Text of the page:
Effect of nitrogen source type

The results shown in Table 4 revealed that the type of nitrogen source significantly (p < 0.05) affect tannase production. The maximum extracellular tannase activity (284.3 U/50 mL) was attained by sodium nitrate. The stimulation effect of sodium nitrate on the synthesis of fungal tannase was reported for Rhizopus oryzae (Hadi et al., 1994) and Aspergillus japonicas (Bradoo et al., 1997). On the other hand, Banerjee and Pati (2007) mentioned that di-ammonium hydrogen phosphate was more effective than sodium nitrate to enhance tannase production by Aureobasidium pullulans.

 

 

It is evident from the results of the present study that the inorganic nitrogen sources enhanced tannase elaboration more than the organic nitrogen sources. Among the tested organic nitrogen sources, peptone demonstrated the least tannase production (Table 4). In contrast, Huang and Borthwick (2005) reported that the organic nitrogen sources were more favorable for the secretion of tannase by Aspergillus SH6 especially peptone.

Effect of divalent cations

The addition of divalent cations had a significant (p < 0.05) effect on the extracellular tannase production (Table 5). All studied divalent cations significantly (p < 0.05) decreased tannase production except Pb2+ and Mg2+ which resulted in non-significant decrease ratio of tannase activity (3.9% and 7.03%, respectively). The addition of Hg2+ and Cu2+ to the MCDM medium drastically reduced tannase activity by 89.1% and 83%, respectively. Similar result was obtained by Bradoo et al. (1997). They found that all studied divalent cations (Ca2+, Cd2+, Cu2+, Fe2+, Hg2+, Mg2+, Pb2+ and Zn2+) decreased Aspergillus japonicas tannase production under SmF technique using MCDM medium.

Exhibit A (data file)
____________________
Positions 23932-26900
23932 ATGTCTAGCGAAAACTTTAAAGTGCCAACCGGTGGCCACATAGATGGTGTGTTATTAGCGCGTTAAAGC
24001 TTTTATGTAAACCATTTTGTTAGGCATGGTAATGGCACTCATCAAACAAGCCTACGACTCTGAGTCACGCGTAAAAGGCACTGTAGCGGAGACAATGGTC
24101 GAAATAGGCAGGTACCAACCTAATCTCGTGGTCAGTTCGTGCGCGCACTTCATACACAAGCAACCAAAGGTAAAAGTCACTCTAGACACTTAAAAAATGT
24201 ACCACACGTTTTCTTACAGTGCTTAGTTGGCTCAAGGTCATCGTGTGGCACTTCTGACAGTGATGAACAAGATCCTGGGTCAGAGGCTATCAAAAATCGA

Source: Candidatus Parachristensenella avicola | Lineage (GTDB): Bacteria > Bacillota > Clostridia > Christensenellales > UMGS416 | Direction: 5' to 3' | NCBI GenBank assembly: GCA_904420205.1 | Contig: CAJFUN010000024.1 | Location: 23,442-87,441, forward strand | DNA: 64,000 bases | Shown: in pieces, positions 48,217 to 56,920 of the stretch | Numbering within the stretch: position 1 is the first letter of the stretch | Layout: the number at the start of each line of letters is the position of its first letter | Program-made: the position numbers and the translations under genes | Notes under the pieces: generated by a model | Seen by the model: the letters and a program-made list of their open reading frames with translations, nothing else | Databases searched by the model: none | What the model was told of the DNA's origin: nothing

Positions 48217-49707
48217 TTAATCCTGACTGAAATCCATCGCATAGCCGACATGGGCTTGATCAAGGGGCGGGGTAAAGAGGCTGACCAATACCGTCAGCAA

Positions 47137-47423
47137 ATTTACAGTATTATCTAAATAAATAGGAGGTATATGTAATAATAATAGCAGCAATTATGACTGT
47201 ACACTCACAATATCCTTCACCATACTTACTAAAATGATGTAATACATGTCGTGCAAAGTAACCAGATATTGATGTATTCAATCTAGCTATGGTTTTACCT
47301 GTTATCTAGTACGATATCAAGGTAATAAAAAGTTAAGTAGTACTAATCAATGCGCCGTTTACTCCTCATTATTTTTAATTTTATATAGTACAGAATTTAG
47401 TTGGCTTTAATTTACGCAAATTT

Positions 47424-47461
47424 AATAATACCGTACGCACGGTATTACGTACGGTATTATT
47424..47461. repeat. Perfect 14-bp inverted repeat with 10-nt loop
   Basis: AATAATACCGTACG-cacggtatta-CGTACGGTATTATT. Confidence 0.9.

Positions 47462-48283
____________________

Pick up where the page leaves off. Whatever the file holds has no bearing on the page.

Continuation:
Effect of fermentation temperature and fermentation time

Data presented in Table 6 and ANOVA (Table 7) show that the main effects of fermentation temperature and fermentation time, were significant (p < 0.05) on tannase production. In addition, the interaction between them was significant (p < 0.05) on tannase production. The maximum mean of extracellular tannase production was attained at temperature 35 ºC, whereas lower and higher temperatures decreased tannase production. The maximum mean of extracellular tannase production was attained after 120 h while, the lower mean of extracellular tannase production was attained after 24 h of incubation (Table 6). The analysis of variance (Table 7) confirmed the significance of the interaction between these two variables. Although the main effect of fermentation time showed that 120 h exhibited the highest extracellular tannase production, the interaction with the effect of fermentation temperature was altered the effect of fermentation time on tannase production, the highest tannase production (312.7 U/50 mL) was attained in shorter time (96 h) when the fermentation temperature was at its optimum level (35 ºC) as presented in Table 6.